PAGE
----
Hedwig initially presents as the embodiment of unapologetic self-empowered queerness, but as the film goes on, we see more and more of their insecurities and the way this is just another role they have been forced into playing and their seeming confidence is often employed as just a form of self-defensive hostility. Having spent their whole life first in the shadow of their domineering mother and then of their husband, with Tommy and Yitzhak, Hedwig finds themselves in the more senior role for once, becoming possessive and controlling, afraid of being abandoned once again. This results in a very different kind of journey as Hedwig reconciles the different sides of their person – expressed in the song “The Origin of Love” – and learns to let go of finding a place within a gender binary, and depending upon another for their self-definition, accepting their non-binary self. It’s an almost totally unique character arc that directs its intense and emotional themes of self-discovery at a queer audience while nonetheless offering a witty and insightful dissection of gender identity as a whole. By presenting such a flawed, complex and charismatic genderqueer character, Hedwig and the Angry Inch creates a relatable and insightful belated coming of age story that explores intense themes of identity but nonetheless often manages to be as funny is it is powerful.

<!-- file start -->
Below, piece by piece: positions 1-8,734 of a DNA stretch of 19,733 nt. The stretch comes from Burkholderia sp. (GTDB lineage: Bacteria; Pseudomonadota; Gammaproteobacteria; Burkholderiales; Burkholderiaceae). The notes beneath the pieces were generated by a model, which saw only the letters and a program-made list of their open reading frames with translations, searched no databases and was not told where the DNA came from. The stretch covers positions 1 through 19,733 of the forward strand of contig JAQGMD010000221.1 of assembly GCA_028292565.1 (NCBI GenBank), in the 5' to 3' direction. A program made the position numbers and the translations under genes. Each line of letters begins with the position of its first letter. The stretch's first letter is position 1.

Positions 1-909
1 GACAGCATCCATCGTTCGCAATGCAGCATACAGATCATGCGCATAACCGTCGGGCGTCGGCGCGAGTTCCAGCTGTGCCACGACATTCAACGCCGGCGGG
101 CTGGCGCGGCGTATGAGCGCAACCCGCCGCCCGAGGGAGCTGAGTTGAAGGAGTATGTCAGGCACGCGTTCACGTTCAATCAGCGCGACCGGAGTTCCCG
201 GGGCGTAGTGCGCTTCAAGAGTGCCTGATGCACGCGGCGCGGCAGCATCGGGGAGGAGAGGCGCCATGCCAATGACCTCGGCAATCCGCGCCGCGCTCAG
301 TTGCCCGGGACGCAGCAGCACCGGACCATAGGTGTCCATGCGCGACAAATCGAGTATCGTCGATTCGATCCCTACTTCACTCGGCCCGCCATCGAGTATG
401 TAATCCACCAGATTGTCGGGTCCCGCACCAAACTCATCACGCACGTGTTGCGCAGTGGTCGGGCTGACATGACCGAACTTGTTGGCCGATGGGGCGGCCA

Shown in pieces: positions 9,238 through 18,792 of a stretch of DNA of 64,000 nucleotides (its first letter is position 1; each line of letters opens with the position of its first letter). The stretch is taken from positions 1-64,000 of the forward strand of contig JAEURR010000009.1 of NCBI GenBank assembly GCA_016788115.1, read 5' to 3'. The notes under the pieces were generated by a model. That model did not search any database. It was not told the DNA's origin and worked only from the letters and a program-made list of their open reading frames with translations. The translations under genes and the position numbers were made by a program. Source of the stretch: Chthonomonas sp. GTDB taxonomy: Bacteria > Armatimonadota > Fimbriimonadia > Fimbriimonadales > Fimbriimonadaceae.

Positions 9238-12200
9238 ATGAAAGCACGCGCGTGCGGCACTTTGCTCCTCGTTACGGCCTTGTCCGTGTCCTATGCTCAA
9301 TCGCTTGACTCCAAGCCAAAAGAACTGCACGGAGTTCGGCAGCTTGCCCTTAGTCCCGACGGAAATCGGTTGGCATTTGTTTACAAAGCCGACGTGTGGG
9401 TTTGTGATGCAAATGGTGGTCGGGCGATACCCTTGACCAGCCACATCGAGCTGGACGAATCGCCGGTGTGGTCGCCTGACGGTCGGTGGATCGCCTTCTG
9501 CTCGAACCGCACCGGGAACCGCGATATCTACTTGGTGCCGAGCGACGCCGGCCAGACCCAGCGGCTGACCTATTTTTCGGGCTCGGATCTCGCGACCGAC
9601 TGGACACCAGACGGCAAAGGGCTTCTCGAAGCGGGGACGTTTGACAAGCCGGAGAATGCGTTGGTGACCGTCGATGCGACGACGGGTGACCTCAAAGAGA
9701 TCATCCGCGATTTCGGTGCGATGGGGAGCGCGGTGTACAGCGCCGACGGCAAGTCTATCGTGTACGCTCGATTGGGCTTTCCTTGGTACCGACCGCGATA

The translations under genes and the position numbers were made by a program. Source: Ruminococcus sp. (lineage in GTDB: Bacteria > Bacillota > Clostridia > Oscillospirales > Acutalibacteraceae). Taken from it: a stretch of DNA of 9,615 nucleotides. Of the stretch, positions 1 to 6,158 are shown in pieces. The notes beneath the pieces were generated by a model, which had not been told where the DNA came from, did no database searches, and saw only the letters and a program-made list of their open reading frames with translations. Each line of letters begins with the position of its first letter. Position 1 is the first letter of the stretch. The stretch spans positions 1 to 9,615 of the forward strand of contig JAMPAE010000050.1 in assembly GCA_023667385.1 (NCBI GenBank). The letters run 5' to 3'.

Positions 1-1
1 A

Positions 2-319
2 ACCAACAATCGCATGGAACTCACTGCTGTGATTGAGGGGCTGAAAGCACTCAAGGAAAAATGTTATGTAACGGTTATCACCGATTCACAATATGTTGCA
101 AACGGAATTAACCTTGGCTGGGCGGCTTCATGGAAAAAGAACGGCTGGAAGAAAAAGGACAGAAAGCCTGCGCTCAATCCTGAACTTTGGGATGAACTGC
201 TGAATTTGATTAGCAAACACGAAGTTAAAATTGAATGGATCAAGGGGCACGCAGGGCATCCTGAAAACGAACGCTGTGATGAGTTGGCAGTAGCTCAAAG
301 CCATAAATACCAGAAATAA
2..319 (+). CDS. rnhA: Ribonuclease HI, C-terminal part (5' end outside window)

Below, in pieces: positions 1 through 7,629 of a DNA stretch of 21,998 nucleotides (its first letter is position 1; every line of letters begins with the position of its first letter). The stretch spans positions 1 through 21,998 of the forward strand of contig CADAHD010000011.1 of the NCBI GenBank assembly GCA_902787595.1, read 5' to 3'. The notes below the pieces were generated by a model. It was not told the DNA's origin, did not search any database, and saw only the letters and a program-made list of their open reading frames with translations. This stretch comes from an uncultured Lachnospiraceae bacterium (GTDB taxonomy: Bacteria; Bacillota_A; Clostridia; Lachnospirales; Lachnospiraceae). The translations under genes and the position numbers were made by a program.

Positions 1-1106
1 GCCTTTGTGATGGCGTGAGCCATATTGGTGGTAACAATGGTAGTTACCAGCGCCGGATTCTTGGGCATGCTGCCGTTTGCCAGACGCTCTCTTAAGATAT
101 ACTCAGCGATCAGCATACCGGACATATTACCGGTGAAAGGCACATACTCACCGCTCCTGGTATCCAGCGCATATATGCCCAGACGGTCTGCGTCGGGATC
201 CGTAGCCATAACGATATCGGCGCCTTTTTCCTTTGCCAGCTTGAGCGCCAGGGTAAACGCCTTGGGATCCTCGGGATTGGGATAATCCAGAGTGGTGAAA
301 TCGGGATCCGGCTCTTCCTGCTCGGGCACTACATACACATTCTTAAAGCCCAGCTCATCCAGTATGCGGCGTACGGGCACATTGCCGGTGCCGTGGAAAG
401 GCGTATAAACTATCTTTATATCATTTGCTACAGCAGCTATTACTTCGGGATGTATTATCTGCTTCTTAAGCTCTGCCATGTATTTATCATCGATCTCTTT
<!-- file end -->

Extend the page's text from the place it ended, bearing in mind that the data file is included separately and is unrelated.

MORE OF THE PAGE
Written by Hal Kitchen

A graduate of the University of Kent, Reviews Editor Hal Kitchen joined Film Obsessive as a freelance writer in May 2020 following their postgraduate studies in Film with a specialization in Gender Theory and Studies. In November 2020 Hal assumed their role as Reviews Editor. Since then, Hal has written extensively for the site, writing analytical and critical pieces on film, and has represented the site at international film festivals including The London Film Festival and Panic Fest.